The Common Core State Standards were adopted in August of 2010. NS curriculum teams have worked over the years to understand the standards and the impact of the standards on teaching and learning. As part of the next steps we are going to begin a Reading Program adoption for English Language Arts.
When the CC ELA standards were first adopted, the curriculum companies were way behind in providing materials that were high quality and they were loosely aligned at best. As time has passed, curricular materials are now available that are tightly aligned to the standards and best practices in instruction.
Quality Instructional Materials are incredibly important. High-quality instructional materials are designed to help build a teacher’s content knowledge, provide guidance to inform lesson planning and offer structures to support collaboration with other teachers. Research shows that students gain months of learning when teachers use high-quality instructional materials. The average middle school student using aligned math textbooks gains about 8 months of additional learning compared with a student using unaligned materials (Kane & Owens, 2016). A 2013 quasi-experimental study from Mathematica conducted in five high-poverty Expeditionary Learning schools in Washington, D.C. and New York City found positive academic effects in both reading and math – and the positive impacts increased the longer the school used the materials (Expeditionary Learning is a highly standards-aligned curriculum).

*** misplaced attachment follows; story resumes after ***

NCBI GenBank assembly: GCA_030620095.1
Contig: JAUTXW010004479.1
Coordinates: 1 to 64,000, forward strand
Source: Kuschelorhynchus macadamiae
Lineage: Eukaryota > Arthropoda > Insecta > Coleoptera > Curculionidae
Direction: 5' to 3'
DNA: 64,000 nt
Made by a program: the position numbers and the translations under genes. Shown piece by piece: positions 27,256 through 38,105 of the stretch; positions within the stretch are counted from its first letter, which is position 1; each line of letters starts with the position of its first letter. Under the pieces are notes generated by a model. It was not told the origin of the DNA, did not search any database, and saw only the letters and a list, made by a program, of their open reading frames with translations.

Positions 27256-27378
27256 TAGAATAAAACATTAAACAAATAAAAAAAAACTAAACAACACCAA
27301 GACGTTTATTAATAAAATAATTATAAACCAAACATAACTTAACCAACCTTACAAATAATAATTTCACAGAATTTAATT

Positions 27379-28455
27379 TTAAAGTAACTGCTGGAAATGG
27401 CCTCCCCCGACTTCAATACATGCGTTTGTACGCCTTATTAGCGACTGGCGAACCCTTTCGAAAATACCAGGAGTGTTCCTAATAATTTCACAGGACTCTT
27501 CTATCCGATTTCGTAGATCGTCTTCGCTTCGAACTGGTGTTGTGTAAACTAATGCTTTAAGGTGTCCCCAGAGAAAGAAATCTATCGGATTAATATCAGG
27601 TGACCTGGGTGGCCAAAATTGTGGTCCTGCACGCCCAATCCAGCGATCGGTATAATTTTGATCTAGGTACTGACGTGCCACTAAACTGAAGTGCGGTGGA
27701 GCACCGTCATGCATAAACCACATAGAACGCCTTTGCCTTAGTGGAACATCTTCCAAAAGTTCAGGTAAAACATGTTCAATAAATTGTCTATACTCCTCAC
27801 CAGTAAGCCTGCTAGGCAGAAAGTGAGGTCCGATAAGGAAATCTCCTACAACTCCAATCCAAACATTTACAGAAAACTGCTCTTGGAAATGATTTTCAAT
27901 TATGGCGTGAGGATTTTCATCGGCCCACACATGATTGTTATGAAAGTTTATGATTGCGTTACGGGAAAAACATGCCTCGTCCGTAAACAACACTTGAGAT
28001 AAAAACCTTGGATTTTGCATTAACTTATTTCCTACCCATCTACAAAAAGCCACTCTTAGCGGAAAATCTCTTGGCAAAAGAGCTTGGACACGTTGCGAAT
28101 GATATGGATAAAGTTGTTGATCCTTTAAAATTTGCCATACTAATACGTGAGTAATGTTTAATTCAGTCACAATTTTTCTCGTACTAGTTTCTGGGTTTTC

The general process that we will follow to evaluate reading programs is: